[Show abstract][Hide abstract] ABSTRACT: This paper provides evidence on the effect of welfare reform on fertility, focusing on UK reforms in 1999 that increased per-child
spending by 50% in real terms. We use a difference-in-differences approach, exploiting the fact that the reforms were targeted
at low-income households. The reforms were likely to differentially affect the fertility of women in couples and single women
because of the opportunity cost effects of the welfare-to-work element. We find no increase in births among single women,
but evidence to support an increase in births (by around 15%) among coupled women.
Journal of Population Economics 01/2011; 25(1):245-266. · 0.92 Impact Factor
[Show abstract][Hide abstract] ABSTRACT: Women’s family and working lives have changed enormously over the last 25 years in the United Kingdom (UK). Most of the changes
are well-documented and several have been discussed in other chapters – women are increasingly delaying childbearing and more
are remaining childless (see Simpson, 2009); they are also delaying partnership, increasingly choosing cohabitation instead
of marriage, and a growing number are raising children as lone mothers; and women are working more, both before and after
childbearing (see Hansen et al., 2009).
[Show abstract][Hide abstract] ABSTRACT: Evidence shows that real-effort investments can affect bilateral bargaining outcomes. This paper investigates whether similar investments can inhibit equilibrium convergence of experimental markets. In one treatment, sellers’ relative effort affects the allocation of production costs, but a random productivity shock ensures that the allocation is not necessarily equitable. In another treatment, sellers’ effort increases the buyers’ valuation of a good. We find that effort investments have a short-lived impact on trading behavior when sellers’ effort benefits buyers, but no effect when effort determines cost allocation. Efficiency rates are high and do not differ across treatments.
Journal of Public Economics 01/2008; · 1.46 Impact Factor
[Show abstract][Hide abstract] ABSTRACT: Against a background of falling and low fertility, this paper presents an analysis of trends in fertility in the UK across cohorts born between 1935 and 1975. The decline in fertility is shown to have two distinct phases – first, a fall in third and higher-order births (affecting cohorts born 1935-45) and second, a delay in childbearing and a rise in childlessness (affecting cohorts born since 1945). The delay in childbearing and rise in childlessness cannot all be explained by the rise in female participation in higher education, rather there has been increasing polarization in fertility and employment by education.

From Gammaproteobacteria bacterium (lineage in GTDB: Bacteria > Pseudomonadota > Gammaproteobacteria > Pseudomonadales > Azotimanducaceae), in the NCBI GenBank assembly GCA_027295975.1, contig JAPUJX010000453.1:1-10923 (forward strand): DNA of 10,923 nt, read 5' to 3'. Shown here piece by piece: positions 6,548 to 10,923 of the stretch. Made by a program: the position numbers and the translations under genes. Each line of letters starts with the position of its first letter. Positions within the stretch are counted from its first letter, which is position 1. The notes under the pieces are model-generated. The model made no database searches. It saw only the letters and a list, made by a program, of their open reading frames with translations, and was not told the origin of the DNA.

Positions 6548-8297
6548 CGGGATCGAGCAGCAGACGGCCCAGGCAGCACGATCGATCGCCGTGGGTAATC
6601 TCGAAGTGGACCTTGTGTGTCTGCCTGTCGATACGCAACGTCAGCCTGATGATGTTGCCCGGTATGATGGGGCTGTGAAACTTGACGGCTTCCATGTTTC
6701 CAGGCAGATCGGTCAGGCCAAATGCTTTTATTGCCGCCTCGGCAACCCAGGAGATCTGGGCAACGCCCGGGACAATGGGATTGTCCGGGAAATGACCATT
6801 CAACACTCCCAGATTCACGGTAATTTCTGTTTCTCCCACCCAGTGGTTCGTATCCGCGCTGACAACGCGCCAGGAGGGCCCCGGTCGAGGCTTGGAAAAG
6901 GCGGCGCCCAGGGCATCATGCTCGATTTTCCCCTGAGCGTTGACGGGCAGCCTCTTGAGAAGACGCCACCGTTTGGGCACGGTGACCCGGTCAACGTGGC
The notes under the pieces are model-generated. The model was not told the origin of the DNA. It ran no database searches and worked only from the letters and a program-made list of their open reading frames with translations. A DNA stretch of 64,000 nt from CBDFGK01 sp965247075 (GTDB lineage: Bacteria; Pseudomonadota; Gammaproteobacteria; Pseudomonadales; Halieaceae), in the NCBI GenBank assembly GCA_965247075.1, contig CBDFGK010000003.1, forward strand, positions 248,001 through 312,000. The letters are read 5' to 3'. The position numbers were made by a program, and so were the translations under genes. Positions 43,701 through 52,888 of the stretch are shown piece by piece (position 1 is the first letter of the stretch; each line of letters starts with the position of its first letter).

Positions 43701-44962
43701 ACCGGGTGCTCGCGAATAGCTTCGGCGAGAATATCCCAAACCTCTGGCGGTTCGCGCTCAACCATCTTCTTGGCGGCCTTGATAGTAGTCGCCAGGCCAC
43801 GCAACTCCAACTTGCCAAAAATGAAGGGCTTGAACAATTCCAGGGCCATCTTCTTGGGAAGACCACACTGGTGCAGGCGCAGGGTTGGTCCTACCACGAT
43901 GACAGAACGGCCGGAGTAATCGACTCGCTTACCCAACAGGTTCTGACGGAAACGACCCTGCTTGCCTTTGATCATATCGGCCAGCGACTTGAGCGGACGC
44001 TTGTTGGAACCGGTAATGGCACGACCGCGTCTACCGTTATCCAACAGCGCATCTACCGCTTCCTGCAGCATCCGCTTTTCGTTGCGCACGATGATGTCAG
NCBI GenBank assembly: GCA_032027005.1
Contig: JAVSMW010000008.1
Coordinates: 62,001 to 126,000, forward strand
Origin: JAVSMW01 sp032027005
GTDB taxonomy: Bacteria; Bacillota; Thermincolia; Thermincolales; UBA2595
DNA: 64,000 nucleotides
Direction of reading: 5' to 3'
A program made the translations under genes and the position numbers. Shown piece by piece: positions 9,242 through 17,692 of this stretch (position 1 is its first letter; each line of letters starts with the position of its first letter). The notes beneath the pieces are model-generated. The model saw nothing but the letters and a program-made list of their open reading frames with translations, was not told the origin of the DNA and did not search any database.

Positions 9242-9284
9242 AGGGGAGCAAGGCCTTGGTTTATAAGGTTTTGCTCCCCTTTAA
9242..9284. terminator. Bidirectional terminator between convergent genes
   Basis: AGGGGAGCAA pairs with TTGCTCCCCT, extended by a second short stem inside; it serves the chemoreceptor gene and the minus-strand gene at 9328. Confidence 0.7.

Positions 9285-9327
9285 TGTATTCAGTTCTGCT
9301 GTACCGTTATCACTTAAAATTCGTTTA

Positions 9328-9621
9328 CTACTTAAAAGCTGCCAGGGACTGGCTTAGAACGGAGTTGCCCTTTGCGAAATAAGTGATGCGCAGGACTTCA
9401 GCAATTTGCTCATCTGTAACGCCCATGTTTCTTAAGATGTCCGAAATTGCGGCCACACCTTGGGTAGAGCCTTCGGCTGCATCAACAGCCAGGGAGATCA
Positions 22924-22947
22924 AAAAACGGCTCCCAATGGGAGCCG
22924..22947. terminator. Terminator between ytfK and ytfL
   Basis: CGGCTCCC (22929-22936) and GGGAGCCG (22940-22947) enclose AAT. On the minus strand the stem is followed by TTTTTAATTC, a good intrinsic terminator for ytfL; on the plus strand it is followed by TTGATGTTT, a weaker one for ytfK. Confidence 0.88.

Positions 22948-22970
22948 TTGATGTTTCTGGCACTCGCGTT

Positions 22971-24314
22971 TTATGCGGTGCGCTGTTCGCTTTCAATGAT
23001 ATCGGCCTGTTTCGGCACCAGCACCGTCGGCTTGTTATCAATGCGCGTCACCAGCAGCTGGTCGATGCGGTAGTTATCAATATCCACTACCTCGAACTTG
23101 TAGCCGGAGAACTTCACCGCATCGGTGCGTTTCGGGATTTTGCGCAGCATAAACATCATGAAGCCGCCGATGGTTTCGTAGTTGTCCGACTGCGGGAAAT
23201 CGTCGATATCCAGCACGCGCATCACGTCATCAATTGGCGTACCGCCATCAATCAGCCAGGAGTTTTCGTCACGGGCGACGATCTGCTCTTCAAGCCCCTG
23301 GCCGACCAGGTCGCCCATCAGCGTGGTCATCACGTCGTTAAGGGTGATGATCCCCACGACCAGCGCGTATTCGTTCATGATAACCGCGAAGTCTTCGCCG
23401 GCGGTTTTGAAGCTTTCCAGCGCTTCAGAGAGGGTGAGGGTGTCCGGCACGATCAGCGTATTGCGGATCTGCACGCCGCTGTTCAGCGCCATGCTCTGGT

[Show abstract][Hide abstract] ABSTRACT: We estimate the causal effect of mandatory participation in the military service on the involvement in criminal activities. We exploit the random assignment of young men to military service in Argentina through a draft lottery to identify this causal effect. Using a unique set of administrative data that includes draft eligibility, participation in the military service, and criminal records, we find that participation in the military service increases the likelihood of developing a criminal record in adulthood. The effects are not only significant for the cohorts that performed military service during war times, but also for those that provided service at peace times. We also find that military service has detrimental effects on future performance in the labor market.
Journal of Population Economics 01/2007; · 0.92 Impact Factor
[Show abstract][Hide abstract] ABSTRACT: In 1999 the UK government made major reforms to the system of child-contingent benefits, including the introduction of Working Families’ Tax Credit and an increase
in means-tested Income Support for families with children. Between 1999-2003 government spending per-child on these benefits rose by 50 per cent in real terms, a
change that was unprecedented over a thirty year period. This paper examines whether there was a response in childbearing. To identify the effect of the reforms,
we exploit the fact that the spending increases were targeted at low-income households and we use the (exogenously determined) education of the woman and her
partner to define treatment and control groups. We argue that the reforms are most likely to have a positive fertility effect for women in couples and show that this is the case. We find that there was an increase in births (by around 15 per cent) among the group affected by the reforms.
Brewer, M. and Ratcliffe, A. and Smith, S. (2008) Does welfare reform affect fertility? Evidence from the UK. Working paper. IFS Working Papers (W08/09). Institute for Fiscal Studies, London, UK.
[Show abstract][Hide abstract] ABSTRACT: In 1999, the Labour government substantially increased benefits for (poorer) households with children with the introduction of the working families tax credit (WFTC) and more generous Income Support benefits. The employment effects of WFTC have been extensively analysed, but far less attention has been paid to the possible impact on fertility. This paper exploits the fact that the 1999 reforms were targeted on low-income households and uses a differences- in-differences approach to evaluate their impact on fertility. It finds that the group affected by the reforms experienced a (relative) significant increase in their fertility. In line with previous work, the effect is greatest for first births. The paper adds to the existing literature on the possible effect of the tax and benefit system on fertility by focusing on the fertility of couples and in looking at the effect of pure financial incentives.